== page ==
4. Mrs. Eileen Naylor, the mother of the parties to this action, was originally a tenant of the deceased's father in Moorpark Street, Birr, in the 1950s. Mrs. Naylor's first husband, Oliver Naylor, emigrated to England in the 1950s. During the 1950s, Mrs. Naylor had five children: Alan (born on 21 st August 1950); Michael (born on 24 th July 1952); Jean, the defendant (born on 15 th March 1954); William, the plaintiff in this action (born on 9 th July 1955); and Terry (born on 2 nd September 1957). Although Mr. Naylor was recorded as the father of all five children on their birth certificates, it now appears that he was not in fact the father of some of these children, and in particular the three younger children. Mr. Naylor, who remained in England until his death in 1977, did not play any active role in the family's life.


5. From the evidence before the Court, it appears the parties' mother, Mrs. Eileen Naylor (later Hoare), had a longstanding relationship with Michael Hoare, the deceased, which began during her time as a tenant at Moorpark St. This relationship led to the Naylor's' move to a house on the lands at Derrylahan sometime around 1959 or 1960. While he did not stay overnight, the deceased spent his days at Derrylahan. Eventually, after Mr. Naylor's death, he married Mrs. Naylor on 16 th July 1981 and, after spending a few years in Derrylahan, the couple moved to a house on Military Road in Birr in 1983. Mrs. Eileen Hoare (as she then was) died in 2001.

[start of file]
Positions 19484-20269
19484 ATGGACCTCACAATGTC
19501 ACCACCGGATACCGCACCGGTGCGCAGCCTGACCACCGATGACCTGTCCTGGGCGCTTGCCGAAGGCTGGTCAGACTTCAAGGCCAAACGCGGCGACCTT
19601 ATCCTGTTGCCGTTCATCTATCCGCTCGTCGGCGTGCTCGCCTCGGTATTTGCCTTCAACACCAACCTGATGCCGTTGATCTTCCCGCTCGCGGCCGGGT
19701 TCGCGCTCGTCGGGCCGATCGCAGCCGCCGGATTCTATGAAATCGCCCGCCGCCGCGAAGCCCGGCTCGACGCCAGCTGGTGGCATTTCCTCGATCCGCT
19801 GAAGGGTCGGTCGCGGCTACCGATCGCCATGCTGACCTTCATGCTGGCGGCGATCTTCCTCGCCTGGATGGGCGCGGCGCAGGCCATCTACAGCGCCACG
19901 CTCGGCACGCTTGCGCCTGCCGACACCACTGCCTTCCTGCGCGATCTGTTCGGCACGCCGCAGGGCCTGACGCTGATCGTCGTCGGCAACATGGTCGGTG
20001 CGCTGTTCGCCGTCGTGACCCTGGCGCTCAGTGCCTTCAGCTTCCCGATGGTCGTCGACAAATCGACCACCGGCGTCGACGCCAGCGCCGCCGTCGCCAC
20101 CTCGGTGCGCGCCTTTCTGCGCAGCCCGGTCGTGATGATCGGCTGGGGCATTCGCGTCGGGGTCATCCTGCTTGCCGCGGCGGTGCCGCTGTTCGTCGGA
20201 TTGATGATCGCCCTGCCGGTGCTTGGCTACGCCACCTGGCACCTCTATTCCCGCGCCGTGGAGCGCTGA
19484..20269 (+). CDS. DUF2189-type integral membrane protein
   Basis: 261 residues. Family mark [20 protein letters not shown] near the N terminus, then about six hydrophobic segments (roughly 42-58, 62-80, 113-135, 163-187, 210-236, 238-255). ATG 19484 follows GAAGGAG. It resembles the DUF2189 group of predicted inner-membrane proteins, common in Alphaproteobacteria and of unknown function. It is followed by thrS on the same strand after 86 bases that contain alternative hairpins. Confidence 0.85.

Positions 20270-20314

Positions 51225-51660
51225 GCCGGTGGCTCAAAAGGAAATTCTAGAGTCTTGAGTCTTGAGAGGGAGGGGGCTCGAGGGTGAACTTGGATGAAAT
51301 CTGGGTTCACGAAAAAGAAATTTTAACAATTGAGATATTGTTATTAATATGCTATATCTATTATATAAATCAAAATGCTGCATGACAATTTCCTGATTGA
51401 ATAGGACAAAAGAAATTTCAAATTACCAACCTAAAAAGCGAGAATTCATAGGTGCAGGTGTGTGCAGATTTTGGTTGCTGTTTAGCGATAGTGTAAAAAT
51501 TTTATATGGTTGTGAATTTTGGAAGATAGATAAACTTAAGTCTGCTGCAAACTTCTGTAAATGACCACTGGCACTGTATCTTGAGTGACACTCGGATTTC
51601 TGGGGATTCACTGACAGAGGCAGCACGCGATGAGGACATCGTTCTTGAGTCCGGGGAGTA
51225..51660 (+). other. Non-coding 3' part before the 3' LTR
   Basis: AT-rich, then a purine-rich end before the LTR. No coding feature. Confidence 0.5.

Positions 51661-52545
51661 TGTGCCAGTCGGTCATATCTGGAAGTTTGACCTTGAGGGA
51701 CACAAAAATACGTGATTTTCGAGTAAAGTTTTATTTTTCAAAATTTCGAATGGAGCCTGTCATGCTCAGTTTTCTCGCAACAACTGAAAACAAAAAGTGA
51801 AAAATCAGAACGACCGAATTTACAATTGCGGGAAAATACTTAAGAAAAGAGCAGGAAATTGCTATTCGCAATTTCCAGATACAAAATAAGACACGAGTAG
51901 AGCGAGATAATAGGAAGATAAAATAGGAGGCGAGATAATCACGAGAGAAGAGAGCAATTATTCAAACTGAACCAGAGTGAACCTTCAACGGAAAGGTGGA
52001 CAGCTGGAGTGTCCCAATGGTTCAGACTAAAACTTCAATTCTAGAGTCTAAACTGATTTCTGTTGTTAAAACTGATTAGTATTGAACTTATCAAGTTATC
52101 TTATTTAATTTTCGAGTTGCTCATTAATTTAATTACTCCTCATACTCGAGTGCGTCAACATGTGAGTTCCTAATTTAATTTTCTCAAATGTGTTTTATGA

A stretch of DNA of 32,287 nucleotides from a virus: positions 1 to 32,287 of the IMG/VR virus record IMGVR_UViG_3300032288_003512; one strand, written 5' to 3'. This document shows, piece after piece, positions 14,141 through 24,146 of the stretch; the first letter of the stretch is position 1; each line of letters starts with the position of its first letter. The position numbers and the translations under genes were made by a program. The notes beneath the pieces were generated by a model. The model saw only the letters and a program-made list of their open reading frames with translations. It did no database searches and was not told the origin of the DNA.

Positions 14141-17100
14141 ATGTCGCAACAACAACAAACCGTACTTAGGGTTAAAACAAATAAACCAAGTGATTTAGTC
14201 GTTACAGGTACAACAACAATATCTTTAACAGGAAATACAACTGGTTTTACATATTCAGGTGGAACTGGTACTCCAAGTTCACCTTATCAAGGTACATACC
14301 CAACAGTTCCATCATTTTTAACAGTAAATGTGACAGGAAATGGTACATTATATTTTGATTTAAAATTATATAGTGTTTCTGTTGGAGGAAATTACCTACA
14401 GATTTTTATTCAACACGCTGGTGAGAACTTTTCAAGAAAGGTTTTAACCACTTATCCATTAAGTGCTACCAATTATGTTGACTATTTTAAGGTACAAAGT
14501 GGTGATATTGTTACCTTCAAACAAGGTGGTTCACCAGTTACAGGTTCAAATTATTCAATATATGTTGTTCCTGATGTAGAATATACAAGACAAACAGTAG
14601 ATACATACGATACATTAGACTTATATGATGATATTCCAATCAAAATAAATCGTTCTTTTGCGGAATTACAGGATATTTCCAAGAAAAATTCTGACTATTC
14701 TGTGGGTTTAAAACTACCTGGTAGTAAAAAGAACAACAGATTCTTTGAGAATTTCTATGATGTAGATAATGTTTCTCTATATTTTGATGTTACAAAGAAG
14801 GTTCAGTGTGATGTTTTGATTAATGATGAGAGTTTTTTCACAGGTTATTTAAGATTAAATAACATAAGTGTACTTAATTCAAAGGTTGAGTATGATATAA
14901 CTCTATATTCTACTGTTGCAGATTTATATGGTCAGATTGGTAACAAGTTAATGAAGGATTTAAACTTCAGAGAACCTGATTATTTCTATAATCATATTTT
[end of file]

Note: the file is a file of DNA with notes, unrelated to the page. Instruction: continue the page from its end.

6. The relationship between the deceased and Mrs. Naylor and the question of the Naylor children's parentage form an important part of the backdrop to the present case. In the course of the defendant's evidence, it became clear that, although she always described herself as a stepdaughter of the deceased (including in the Inland Revenue Affidavit sworn following his death), the defendant had in fact learned from her mother and the deceased in their lifetime that she was the natural daughter of Mrs. Eileen Naylor (later Hoare) and the deceased.


7. Notwithstanding this knowledge on the defendant's part, the defendant, in pretrial correspondence and also at paragraph 1 of the Defence, did not admit that the plaintiff was the lawful son of the deceased and placed the plaintiff on full proof thereof. In the course of the hearing, counsel for the defendant...

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1 cases
  • O'Rourke v O'Rourke
    • Ireland
    • High Court
    • 25 October 2018
    ...upon their strict legal rights. Thorner v. Major [2009] 3 E.R. 945 at 951 has been approved in this jurisdiction. ( Naylor v. Maher [2012] IEHC 408 O'Keeffe J. and Finnegan v. Hand [2016] IEHC 255 White J.) as a clear statement of the principles 98 Walker J. in the case of Gillette v. Holt ......